Erin Entrada Kelly is a New York Times bestselling author whose Middle Grade novels explore the challenges of growing up with humor, understanding, and hope. Often celebrating her own Filipino heritage, Erin’s stories champion the quiet voices, the outsiders, and give strength to sensitivity and compassion through characters navigating complex family and friendship issues. Her third book, Hello, Universe, won the prestigious Newbery Medal in 2018. We’re excited to continue our da Shop Talk series with Middle Grade author Erin Entrada Kelly to discuss writing, reading, and her newest book, We Dream of Space.
So, maybe we should start from the beginning. How did you get drawn into storytelling?
I've loved books all my life. At some point--around age eight or so--I realized that books were just words on paper, and I had both. I loved the idea of creating a world that was just for me.
Were you always writing stories for a Middle Grade audience? And if not, what made you stick with it?
No. I originally intended to write for adults. Early in my career, I published several short stories, but I couldn't seem to finish any of my grown-up novels. When I looked at my short stories collectively, I realized they were all coming-of-age stories, with main characters between the ages of 8 and 12. There was something about that age range that appealed to me as a writer, and I didn't even realize it at the time. A light bulb went off. I started reading middle grade, discovered how rich and complex it is, and went to work. I had no trouble finishing those manuscripts. I'd found my voice.
What were your favorite Middle Grade books that you read? Or books that impacted you as a child?
As a kid, I loved Judy Blume. Later in life -- as an aspiring MG author -- the books that influenced me most were Notes from a Liar and Her Dog by Gennifer Choldenko and The Underneath by Kathi Appelt.
Do you have a writing schedule or any pre-work rituals?
I do not have a writing schedule. The only pre-work ritual I have is making coffee. I have a process -- writing drafts in longhand, outlining, and so forth -- but I don't adhere to a schedule. Years ago I wrote a piece in Writer's Digest about being a writer with no routine. (Read her Writer’s Digest article here)
Can you tell us a little bit about your new book, We Dream of Space, and your inspiration to write it?
We Dream of Space is the story of three siblings -- Fitch, Bird, and Cash Nelson Thomas -- who are in seventh grade together in Park, Delaware, in the weeks leading to the Challenger disaster. The novel is set during January 1986. Although the impending Challenger launch plays a foundational role in the novel, it's ultimately about family. Specifically, a toxic and dysfunctional family, and three unmoored siblings who are trying to find their way.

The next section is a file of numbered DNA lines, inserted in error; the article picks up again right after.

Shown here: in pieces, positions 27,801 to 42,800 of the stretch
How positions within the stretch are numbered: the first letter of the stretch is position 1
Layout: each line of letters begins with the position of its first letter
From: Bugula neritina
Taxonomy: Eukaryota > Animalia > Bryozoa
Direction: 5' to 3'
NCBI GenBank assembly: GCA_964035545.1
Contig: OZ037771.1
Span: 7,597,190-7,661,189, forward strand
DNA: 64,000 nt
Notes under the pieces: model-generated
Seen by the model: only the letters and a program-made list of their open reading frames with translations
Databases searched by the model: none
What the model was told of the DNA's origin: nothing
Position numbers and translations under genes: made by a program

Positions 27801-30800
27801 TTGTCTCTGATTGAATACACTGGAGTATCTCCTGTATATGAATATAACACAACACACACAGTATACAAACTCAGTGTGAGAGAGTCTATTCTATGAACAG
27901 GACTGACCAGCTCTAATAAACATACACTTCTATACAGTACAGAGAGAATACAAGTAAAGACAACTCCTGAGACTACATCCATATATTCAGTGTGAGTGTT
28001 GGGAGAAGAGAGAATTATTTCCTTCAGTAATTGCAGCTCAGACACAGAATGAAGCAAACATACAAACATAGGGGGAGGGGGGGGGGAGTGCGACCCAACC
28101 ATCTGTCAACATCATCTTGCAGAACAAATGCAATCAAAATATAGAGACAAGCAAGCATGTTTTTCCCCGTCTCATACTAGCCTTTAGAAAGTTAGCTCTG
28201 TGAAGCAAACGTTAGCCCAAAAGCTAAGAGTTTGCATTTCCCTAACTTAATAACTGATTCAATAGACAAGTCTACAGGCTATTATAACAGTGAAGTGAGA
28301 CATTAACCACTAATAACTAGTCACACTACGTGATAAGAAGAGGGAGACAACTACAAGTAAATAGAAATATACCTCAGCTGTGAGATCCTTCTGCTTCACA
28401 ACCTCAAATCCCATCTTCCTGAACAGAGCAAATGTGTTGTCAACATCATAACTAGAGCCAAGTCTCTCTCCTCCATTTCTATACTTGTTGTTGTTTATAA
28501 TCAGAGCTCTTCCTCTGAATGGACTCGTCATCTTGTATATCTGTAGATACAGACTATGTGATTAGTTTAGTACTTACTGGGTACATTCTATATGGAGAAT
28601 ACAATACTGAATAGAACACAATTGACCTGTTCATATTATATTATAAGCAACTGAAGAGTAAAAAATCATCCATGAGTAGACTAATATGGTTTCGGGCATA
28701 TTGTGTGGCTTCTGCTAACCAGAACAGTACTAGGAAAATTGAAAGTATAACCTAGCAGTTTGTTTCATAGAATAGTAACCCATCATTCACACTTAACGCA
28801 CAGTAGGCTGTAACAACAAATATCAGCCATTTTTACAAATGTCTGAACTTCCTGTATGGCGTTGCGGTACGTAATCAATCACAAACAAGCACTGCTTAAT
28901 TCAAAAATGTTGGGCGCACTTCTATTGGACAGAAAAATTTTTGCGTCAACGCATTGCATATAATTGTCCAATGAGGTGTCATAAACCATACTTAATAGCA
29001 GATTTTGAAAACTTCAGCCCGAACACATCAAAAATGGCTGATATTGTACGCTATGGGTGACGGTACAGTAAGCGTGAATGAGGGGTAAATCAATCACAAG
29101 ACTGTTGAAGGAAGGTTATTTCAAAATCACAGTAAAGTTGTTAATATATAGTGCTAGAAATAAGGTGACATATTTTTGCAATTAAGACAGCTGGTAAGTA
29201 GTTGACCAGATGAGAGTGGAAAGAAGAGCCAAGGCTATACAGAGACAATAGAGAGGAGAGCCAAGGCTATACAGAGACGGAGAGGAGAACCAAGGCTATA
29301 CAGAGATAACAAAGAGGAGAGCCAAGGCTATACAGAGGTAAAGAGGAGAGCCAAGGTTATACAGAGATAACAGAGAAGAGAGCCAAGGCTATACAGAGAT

I'd wanted to write about the Challenger launch for a long time, because it was such a memorable event from my childhood. And I also wanted to write about a dysfunctional family. The two eventually met, and became this novel.
Can you share about any projects on your creative bucket list?
I'm currently working on a chapter book series about a biracial Filipino girl named Marisol. I'm also illustrating, which is very exciting! The first book is scheduled for release next year. As for other projects on my bucket list -- there are many. Too many to name!
You recently spent some time in Hawai‘i as the Keables Chair at ‘Iolani School. Hopefully during your time here, you got to sight see a little bit and experience the local culture. Any highlights?
Visiting your bookstore was a highlight, of course! And all the incredible food. I really enjoyed my trip to the palace, too. I was so moved by Queen Lili'uokalani's quilt. To be honest, the entire trip was a highlight. I had withdrawals after I came home.
If you could take any writer (living or dead) on a destination picnic who would it be? Where would you go? And what would you talk about?
There's an old saying, 'never meet your heroes.' When I discover someone is a terrible person, it's difficult for me to enjoy their work. So I would choose a writer who I find interesting, but don't idolize. That way, if he/she turned out to be a jerk, it wouldn't be devastating. So, using that logic, I'd go on a picnic William Shakespeare. That's a really cliche answer, but Shakespeare was so influential on Western literature and we know very little about him. We would go to the English countryside. He would drink tea. I would have coffee. And I'd ask him a million questions.
Can you share with us five favorite books? Or, the last five books you read and loved?
I've read 34 books so far this year. The five standouts are A Wish in the Dark by Christina Soontornvat and Other Words for Home by Jasmine Warga, which are both middle grade; Leonardo da Vinci by Walter Isaacson, which is by far the most compelling biography I've ever read; Pointe, a gritty young adult novel by Brandy Colbert; and Our Little Secret by Roz Nay, a twisted tale of love and revenge. My daughter loves thrillers, so I gave her my copy of Our Little Secret and she loved it, too. It keeps you guessing to the end.
Activities when not writing?
Not surprisingly, I read a lot. It is, by far, the activity that takes up most of my time. I also love to draw, mostly simple pen and ink illustrations, like those that will appear in the chapter book series. I often post those drawings to my Instagram. I watch a lot of Twilight Zone reruns -- the original, with Rod Serling -- even though I've seen them all. And I cuddle my puppy as much as I can. I also have a hedgehog, but he's not quite as cuddly.
Mahalo to Erin Entrada Kelly for making the time to talk with us. You can connect with Erin on Facebook, Twitter, and Instagram. Check out www.erinentradakelly.com for teaching resources for her books, ways to get in touch for school events, and more!